This sentence comes in handy in a variety of ways.  When the conversation comes up about how the child is moving around, “Tell me more about that” is a great way to get more information about how the child is scooting around and how he figured out to do that.  I like this because it helps me feel like I’m using the idea of reflective questions without posing each one as an actual question, and it fits into just about every situation.  If you ask some of my colleagues, they’ll even show you how silly I look because I talk with my hands when I say it.  🙂  Regardless of my style, though, this awareness statement can then help me figure out whether or not it’s a priority by asking my go-to analysis question, “How’s that working for you?”  This is where I feel like the road splits – some families are so relieved that the child is moving, and others may be worried because their child can’t go from scooting to pulling up and cruising during their daily routines without help.  If it becomes a priority, we can move forward and address it.  If not, that’s OK – so many times, parents may feel like something is working just fine until it’s not or until you talk about another routine where the scooting isn’t as functional as they would like it to be.

So, when do we get to move from gathering to sharing information?  When the scooting is a priority, and we’ve identified a routine impacted by the scooting, starting with reflective questions helps me figure out what the family knows and has already tried.  Once I have that piece of the puzzle, asking permission to share what I know lets me partner with the family to see how more specific and individualized strategies could fit into their daily routines to address the scooting.  I may know a lot of great stuff from so many years of working with amazing families and teams, but if I can’t tailor what I know to the family’s specific situation, I’m just throwing everything I have out there and hoping something will stick.  That doesn’t feel like my goal is to help a family feel more confident in the things they are doing to support their children.  It feels more like I needed to dump all that out to quiet the alarms.  Once we’ve addressed the specific routine, I will usually use a go-to action statement, “Tell me how this might look in other routines during the day.”  If I’ve asked the right questions and have tailored the information I have shared to that specific family, this will usually flow pretty nicely into a conversation about natural learning opportunities throughout the day when the family can incorporate an activity or two into other routines.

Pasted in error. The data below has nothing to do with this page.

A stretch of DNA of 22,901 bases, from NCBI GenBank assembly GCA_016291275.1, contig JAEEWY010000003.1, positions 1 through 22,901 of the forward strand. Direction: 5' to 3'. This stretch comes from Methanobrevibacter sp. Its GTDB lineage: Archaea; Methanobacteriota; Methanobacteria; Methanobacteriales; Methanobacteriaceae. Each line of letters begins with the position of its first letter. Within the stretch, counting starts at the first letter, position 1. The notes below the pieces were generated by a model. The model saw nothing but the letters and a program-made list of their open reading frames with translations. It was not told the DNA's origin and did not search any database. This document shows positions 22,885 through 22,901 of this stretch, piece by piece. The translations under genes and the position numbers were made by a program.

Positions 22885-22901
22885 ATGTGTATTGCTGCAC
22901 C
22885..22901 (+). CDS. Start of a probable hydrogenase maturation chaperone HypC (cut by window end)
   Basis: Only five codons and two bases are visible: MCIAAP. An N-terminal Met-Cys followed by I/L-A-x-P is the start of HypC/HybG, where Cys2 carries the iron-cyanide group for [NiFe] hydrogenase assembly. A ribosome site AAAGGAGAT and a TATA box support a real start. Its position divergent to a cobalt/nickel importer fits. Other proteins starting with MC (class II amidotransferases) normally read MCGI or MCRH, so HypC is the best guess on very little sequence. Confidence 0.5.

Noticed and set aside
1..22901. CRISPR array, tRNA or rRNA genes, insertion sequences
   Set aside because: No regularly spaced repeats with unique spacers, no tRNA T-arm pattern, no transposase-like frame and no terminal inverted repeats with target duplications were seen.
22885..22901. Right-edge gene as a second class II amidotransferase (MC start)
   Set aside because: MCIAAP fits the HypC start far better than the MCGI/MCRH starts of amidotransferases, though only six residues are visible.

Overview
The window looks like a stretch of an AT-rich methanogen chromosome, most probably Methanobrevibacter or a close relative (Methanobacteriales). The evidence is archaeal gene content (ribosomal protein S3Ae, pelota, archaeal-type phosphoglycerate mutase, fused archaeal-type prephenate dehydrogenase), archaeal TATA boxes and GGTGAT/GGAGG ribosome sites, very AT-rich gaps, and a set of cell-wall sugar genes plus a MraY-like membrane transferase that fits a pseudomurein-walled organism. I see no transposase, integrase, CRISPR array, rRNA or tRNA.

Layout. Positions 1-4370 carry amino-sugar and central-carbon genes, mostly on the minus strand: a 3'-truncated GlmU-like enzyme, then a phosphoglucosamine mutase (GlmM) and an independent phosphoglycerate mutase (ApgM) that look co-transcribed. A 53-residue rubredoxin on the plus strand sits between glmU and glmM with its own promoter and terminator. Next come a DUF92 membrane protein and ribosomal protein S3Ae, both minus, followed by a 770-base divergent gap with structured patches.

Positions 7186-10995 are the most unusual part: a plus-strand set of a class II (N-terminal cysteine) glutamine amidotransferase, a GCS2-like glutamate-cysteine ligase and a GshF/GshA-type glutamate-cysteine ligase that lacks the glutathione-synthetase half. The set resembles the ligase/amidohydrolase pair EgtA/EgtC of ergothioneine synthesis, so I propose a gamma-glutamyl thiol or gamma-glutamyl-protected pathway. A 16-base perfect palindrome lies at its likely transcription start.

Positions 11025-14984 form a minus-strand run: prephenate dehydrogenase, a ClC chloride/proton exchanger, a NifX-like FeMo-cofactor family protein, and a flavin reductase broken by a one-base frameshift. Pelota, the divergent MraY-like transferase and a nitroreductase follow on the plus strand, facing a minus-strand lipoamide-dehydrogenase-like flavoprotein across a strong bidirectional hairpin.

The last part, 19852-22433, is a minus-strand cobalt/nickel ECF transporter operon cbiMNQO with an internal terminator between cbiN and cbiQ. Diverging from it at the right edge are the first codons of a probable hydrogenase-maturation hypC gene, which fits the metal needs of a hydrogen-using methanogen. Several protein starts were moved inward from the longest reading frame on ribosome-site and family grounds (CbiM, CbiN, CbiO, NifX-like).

There are so many situations that you may encounter in your work with children and families, such as the child who is so adorably talking around her paci, but you see a barrier to communicating effectively, or the little one who is so independent and never asks for help, but you are concerned about whether he is somewhere on the autism spectrum.  For me, I tend to use this process the most as a service coordinator writing and monitoring an IFSP, as an evaluator gathering information as a team member for the IFSP, or as a supervisor supporting others working alongside me.  I have to consciously think about it, and often even stop and say that I have a question, but I need to figure out how I want to ask it.  Regardless of your role on the team, it can be a struggle to know when to go from gathering information to sharing information, and the alarms that go off in our heads can get in the way of those reflective and coaching interactions we know are best practice as early interventionists.  So keep calm and reflect on so you know when to share your info!

, , , , , , , , , , , ,

No comments yet.

Leave a Reply